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Experimental Investigation of Gold L-Shell X-Ray Fluorescence Imaging Using 3-D Printed Phantoms

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S Yasar

S Yasar*, S Cho , The University of Texas MD Anderson Cancer Center, Houston, TX


TH-AB-708-5 (Thursday, August 3, 2017) 7:30 AM - 9:30 AM Room: 708

Purpose: We performed a series of phantom experiments to further refine our gold L-shell x-ray fluorescence (XRF)-based imaging technique for quantification of gold nanoparticle (GNP) distribution within superficial animal tumors, which could be of significance for preclinical studies of GNP-based nanomedicine.

Methods: XRF imaging of polymethyl methacrylate (PMMA) phantoms containing GNPs were performed using a 60 kVp x-ray slit beam (of various widths) filtered by 0.08 mm Cu plus 0.8 mm Al and silicon drift detector. Excitation beam was optimized for detection of gold L-shell XRF (Lα and Lβ peaks at 9.7 and 11.4 keV, respectively). Using square-shaped phantoms, XRF peak intensities were characterized and minimum detectable GNP concentration was determined for different attenuation depths and acquisition times. XRF images were corrected based on the object shape determined from Compton scatter signal at 30 keV. Phantoms were created using 3D-printer.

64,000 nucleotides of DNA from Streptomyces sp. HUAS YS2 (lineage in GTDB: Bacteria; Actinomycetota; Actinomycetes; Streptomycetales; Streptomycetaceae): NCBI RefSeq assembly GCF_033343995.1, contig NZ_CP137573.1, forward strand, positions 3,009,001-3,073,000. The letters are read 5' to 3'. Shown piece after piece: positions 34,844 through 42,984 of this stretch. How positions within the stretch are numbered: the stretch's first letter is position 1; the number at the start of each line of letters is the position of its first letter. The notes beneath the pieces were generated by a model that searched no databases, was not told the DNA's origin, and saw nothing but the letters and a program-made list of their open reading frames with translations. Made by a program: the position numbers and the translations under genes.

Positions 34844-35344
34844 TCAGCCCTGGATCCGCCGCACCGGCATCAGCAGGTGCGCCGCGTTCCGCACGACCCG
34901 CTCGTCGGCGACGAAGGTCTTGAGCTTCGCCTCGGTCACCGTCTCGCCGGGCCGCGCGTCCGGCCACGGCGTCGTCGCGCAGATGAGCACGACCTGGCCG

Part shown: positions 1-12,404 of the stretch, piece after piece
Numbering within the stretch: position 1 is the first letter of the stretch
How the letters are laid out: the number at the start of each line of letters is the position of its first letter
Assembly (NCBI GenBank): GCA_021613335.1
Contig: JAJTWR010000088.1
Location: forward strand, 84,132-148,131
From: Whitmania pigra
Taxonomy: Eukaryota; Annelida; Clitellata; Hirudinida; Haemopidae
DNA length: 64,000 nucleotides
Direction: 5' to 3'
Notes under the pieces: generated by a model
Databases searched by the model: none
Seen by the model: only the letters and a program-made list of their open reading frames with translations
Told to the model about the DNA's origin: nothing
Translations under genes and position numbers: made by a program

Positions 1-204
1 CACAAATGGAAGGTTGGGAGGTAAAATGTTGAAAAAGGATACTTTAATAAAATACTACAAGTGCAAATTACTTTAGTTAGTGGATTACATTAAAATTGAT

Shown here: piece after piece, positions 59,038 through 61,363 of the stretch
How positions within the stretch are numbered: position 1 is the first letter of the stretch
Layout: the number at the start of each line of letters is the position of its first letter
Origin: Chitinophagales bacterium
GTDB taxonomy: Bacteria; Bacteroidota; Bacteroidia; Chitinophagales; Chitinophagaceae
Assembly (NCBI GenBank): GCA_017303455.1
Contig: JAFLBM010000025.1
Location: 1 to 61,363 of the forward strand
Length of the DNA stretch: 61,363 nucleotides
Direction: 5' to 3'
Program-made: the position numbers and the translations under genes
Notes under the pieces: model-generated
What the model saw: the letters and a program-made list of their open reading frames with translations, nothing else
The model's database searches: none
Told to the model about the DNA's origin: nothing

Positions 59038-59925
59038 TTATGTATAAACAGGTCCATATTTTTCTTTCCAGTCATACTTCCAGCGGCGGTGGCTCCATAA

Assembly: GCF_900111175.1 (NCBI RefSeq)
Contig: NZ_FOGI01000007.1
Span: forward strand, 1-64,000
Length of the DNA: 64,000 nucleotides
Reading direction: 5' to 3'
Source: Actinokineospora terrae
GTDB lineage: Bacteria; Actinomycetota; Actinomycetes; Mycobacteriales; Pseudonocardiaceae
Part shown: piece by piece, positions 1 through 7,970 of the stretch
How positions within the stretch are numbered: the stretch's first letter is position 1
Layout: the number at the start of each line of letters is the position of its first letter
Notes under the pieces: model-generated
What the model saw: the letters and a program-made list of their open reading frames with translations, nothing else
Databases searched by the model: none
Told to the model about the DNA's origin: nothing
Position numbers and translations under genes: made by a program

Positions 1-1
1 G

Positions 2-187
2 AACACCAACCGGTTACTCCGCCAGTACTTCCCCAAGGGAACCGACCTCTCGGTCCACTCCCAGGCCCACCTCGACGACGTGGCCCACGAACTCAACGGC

Results: The minimum detectable GNP concentration using gold L-shell XRF depended on excitation beam size, detector aperture size, signal acquisition time, and attenuation depth. With a slit beam of 2 mm width and 15 sec acquisition-time, the detection limit was ~10 parts per million (ppm) at 1-2 mm depth. To achieve the same ~10 ppm detection limit at deeper attenuation depths, acquisition time needed to be doubled approximately in every 1 mm increase of the attenuation depth. The method used to extract the object shape (which was then used for attenuation correction of XRF signal) was found generally applicable for XRF imaging of small objects with unknown geometry.

Conclusion: The currently investigated method is feasible for XRF imaging of objects (of size ~1 cm) containing GNPs (at concentrations as low as ~10 ppm) and attenuation correction of the XRF signal without a priori information about the shape of the object.

Funding Support, Disclosures, and Conflict of Interest: Supported by NIH grants R01CA155446 & R01EB020658

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